Ancipitilobus Richardson, 2016
Ancepitilobus has one species, Ancepitilobus howensis, from Lord Howe Island.
Ancepitilobus sp. is a small, flattish spider ranging in body length from 4 to 5 mm. When viewed from above, the cephalothorax and the abdomen are roughly elliptical, the cephalothorax widening slightly towards the rear. From the side the cephalothorax is high and horizontal until well behind the posterior lateral eyes. The abdomen and second to fourth pairs of legs are light in colour while the cephalothorax and the first pair of legs are dark brown. Chelicerae in both sexes have a straight outer edge, a single subdivided (fissident) retromarginal tooth and two teeth on the promargin. The first pair of legs is stronger than the others.
The male’s palp has a slim embolus, hooked at the end, arising on the lateral, distal third of the tegulum. A longer independent guide projects distally from the edge of the tegulum, somewhat larger and stronger than the embolus, curving anti-clockwise back towards it. The tegulum is oval-shaped, without a proximal lobe. The retro-lateral tibial apophysis has a single, medium-sized, broad apophysis, pointed at the tip.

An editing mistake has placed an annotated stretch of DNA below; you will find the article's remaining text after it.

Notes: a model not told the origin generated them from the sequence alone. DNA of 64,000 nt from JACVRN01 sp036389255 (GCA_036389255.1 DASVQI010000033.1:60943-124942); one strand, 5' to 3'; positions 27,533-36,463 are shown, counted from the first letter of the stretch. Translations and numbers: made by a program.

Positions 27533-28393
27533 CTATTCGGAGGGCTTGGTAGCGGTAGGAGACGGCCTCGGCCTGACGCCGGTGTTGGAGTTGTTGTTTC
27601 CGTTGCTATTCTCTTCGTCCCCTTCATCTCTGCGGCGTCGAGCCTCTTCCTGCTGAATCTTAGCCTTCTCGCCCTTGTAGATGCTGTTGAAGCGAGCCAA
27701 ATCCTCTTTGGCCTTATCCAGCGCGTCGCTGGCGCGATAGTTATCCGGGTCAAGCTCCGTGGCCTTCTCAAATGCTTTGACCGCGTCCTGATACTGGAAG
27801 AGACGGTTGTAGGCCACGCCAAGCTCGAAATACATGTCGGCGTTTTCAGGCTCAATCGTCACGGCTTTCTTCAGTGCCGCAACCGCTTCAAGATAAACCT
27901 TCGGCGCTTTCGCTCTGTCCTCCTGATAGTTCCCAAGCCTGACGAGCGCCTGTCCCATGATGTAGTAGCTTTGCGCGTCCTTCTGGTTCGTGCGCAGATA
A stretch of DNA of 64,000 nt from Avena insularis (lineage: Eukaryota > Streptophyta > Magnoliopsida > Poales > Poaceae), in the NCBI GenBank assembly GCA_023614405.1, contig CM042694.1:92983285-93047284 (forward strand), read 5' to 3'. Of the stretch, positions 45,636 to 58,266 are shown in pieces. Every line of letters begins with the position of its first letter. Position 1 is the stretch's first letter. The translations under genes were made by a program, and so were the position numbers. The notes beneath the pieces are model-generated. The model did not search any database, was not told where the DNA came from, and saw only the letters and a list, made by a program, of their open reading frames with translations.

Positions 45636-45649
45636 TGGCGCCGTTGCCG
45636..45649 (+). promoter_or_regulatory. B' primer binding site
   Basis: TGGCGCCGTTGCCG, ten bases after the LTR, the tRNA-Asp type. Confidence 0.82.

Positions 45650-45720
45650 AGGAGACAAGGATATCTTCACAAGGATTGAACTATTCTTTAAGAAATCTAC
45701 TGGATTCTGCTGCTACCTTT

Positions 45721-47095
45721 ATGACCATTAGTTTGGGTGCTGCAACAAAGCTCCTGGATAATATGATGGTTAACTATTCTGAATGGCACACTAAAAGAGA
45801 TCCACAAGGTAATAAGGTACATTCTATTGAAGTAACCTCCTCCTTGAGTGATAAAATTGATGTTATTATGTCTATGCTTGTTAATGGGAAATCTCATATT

The female has a thick, sclerotised shield covering the posterior (proximal) half of the epigyne, with the copulatory openings in the lateral edges of the shield. The rounded spermathecae are anterior to the shield.
Nothing is known of the biology of Ancepitilobus.
Ancepitilobus is known only from Lord Howe Island.
Richardson, B.J. 2016. New genera, new species and redescriptions of Australian jumping spiders (Araneae: Salticidae). Zootaxa 4114, 501-560.
Richardson, B.J. & Żabka, M. 2017. Salticidae. Arachnida: Araneomorphae. Canberra, Australian Faunal Directory. Australian Biological Resources Study, at https://biodiversity.org.au/afd/taxa/SALTICIDAE.
* The information sheet should be interpreted in the context of the associated diagrams and photographs. Diagrams explaining anatomical terms can be found in the ‘Salticidae’ pictures at the beginning of the list of genera.